She is blinded by the light, the sword of truth, how it cuts her heart into pieces. The sea bellows a song of twilight, the moon above her as simple as a cut fingernail. Decision curves around rocks of despair. The fight is over. The winner is triumphant, the swords clattered to the ground. Of course it is blinding to realize what she must do to bring this quarrel to a conclusion. Like the second of a joust already fought, she must step away quietly. Let go of the need to make a point, make him see she is right.
You can choose happiness or drama. This dicho echoes in her head. How she loves telenovelas, the women weeping while in the background, the heroes dash off to another fight for justice. The odd characters on the periphery, comic relief. The tables set with spicy, delicious foods with bowls of chilis and limes, just like their own table, the maids flinging their aprons over their heads to wail, the mothers cursing fiercely when their children are threatened, the dashing boyfriends. But for her, it is time to let go of the drama and reach for sanity. Put down the sword. Walk away. Pay the check and say good-bye. You don't even have to explain why you're not coming back.
She curls her fist around the sodden napkin. She knows the truth is freeing her and the pain can not get any worse. But still she hesitates. Still she hopes for a reprieve. Still she wants the solution to be completely different.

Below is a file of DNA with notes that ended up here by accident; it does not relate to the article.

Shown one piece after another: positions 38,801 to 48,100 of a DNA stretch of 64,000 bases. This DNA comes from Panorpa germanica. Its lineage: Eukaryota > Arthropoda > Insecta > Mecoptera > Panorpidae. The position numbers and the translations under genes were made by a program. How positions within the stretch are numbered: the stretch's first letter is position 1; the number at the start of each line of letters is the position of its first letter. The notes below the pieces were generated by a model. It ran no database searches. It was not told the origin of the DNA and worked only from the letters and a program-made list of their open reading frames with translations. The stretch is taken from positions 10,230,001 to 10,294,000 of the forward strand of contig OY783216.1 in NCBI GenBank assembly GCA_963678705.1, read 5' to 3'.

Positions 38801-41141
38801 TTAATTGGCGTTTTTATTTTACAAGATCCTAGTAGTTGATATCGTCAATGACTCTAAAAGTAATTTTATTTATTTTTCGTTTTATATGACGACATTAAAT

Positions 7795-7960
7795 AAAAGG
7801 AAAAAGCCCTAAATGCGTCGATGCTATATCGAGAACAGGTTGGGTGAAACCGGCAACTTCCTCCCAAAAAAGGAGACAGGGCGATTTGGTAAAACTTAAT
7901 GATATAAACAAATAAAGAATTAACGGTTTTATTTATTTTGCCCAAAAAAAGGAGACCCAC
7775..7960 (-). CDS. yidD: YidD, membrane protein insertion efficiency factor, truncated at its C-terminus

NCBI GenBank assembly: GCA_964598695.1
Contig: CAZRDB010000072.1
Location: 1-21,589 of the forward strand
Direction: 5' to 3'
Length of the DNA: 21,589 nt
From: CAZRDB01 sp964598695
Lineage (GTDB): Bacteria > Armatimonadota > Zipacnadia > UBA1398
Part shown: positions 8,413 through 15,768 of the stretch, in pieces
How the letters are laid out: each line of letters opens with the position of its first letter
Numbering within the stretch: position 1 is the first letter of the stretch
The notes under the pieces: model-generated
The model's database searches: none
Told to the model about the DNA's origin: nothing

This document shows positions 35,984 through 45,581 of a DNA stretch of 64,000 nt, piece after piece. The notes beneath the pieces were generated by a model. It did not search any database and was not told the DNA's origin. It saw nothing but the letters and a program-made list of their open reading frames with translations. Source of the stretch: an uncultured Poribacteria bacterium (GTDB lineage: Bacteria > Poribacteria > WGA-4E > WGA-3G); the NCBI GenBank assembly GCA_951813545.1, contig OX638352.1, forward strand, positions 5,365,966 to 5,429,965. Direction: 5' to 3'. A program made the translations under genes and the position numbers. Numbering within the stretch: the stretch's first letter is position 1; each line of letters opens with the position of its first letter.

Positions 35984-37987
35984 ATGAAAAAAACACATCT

She lifts the glass, afraid to meet his eyes, afraid she will no longer see a reflection of her own desire, that she will see his cynical appraisal instead of tenderness. She feels broken and betrayed. She doesn't know how they have come to this. How the sweet blossoming that made her body into a garden has withered into a winter of contempt. But she hasn't let go. Neither has he and she holds onto that. Whispers it to herself, trying to convince herself that it means something more than habit of need. And yet, she has reached a juncture, a turning point. Imagines Hecate, goddess of crossroads, sitting before her with a glint in her eye of warning.
She lifts the glass and he lifts his and they clink together while she intones that simple toast he taught her: Paz y amor. Dinero y tiempo para disfrutarlas. Peace and love, money and time to enjoy them. He has told her that if you don't meet the eyes of the person you are toasting, you will be celibate for seven years. Such a silly superstition, but at the last minute, she meets his eyes. Their eyes lock, the words echoing like a curse, like a blessing. Which, she could no longer say.